<
 
 
 
 
×
>
hide You are viewing an archived web page, collected at the request of University of Alberta using Archive-It. This page was captured on 16:26:00 Dec 08, 2010, and is part of the HCF Alberta Online Encyclopedia collection. The information on this web page may be out of date. See All versions of this archived page. Loading media information
Heritage Community Foundation Presents
Alberta Online Encyclopedia
SitemapSearchHelpContactPartnersEdukitsHome
Resource Inventory
History of Development
Innovation and New Technology Visit Alberta Source! Heritage Community Foundation
Heritage Trails presented courtesy of CKUA Radio Network Canada's Digital Collections

Home > Alberta's Resource Inventory > Forests > Resource Development > Future Directions > Forest Activity

Resource Inventory

Forest Activity

Mixed Wood ForestHuman population increase and pressure for economic growth will likely put greater demands on Alberta's forest resources. The combined effects of natural factors, primarily fire, and human activities, such as timber harvesting and development of oil and gas reserves, will result in an inevitable increase in the area disturbed.

Today, fire, logging and oil and gas activity are the major agents of change in Alberta's forests and this will likely increase in the future. The prevalence of fire may increase over the next several decades as human activity in the forest increases (and hence, human-caused fires) and if predictions that global warming will cause increased forest fire activity are true. 

Industrial activity is very much affected by short-term economic conditions, yet some trends are evident. For example, logging activity is on the increase as some of the recently built pulp mills and saw mills are still not up to their full production capacity and some proposed expansions and new mills are not yet operational. Based on current harvest rates and methods, favourable markets and the planned growth of the forest industry, harvesting activity in the decade from 1996 to 2005 may increase by over 70 percent from the previous decade. This rate of increase will not continue indefinitely. A new sustainable level will be established once the new operations are underway.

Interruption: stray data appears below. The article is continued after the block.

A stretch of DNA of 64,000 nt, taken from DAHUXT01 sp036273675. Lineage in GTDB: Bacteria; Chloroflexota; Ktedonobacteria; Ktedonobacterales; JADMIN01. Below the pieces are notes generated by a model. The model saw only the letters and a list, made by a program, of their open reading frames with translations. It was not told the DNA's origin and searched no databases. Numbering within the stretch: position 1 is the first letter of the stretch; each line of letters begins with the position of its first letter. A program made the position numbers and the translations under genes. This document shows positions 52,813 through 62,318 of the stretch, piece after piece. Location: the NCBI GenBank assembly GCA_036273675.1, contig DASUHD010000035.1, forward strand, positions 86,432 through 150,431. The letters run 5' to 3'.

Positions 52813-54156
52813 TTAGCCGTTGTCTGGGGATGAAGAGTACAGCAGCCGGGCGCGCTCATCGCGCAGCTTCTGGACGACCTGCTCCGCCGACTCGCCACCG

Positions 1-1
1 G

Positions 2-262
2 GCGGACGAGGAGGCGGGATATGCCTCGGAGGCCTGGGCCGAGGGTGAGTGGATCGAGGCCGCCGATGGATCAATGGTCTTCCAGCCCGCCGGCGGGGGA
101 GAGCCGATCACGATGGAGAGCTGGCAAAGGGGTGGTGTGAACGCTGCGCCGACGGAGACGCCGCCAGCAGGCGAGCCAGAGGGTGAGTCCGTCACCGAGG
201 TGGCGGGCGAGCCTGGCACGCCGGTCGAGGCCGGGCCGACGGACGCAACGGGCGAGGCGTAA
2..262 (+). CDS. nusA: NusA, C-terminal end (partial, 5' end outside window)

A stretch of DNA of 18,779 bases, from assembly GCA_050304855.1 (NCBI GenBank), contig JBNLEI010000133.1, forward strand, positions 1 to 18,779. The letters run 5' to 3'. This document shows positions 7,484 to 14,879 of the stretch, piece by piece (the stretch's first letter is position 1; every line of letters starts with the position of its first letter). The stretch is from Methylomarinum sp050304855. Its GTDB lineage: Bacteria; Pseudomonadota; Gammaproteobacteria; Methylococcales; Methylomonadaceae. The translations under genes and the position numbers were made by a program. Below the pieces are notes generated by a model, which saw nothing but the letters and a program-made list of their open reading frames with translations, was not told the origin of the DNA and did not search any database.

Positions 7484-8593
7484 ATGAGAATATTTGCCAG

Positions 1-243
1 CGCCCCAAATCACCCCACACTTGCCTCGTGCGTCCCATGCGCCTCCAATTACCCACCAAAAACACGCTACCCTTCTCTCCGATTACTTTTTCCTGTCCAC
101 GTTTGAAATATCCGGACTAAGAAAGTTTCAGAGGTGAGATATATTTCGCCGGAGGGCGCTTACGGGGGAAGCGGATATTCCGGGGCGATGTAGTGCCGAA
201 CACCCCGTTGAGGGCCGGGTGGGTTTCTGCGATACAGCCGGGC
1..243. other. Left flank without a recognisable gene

Increased activity is also expected in the oil and gas industry. Oil sands development is expanding in the boreal forest and the eventual decline in conventional oil reserves could lead to an increased oil exploration effort to discover new deposits and to re-assess known deposits that had previously been uneconomic to develop.

Many government and industry programs are already in place to deal with this increased activity in the boreal forest, and further adjustments may be needed as the future unfolds. Adaptive management is a new approach being implemented to continuously evaluate and adjust Alberta's management methods.

Department of the Environment. State of the Environment Report, Terrestrial Ecosystems. Edmonton: n.p., 2001. With permission from Alberta Environment.

previousNext

   


Soil and AgricultureHydrocarbonsForests


Albertasource.ca | Contact Us | Partnerships
            For more on natural resources in Alberta, visit Peel’s Prairie Provinces.
Copyright © Heritage Community Foundation All Rights Reserved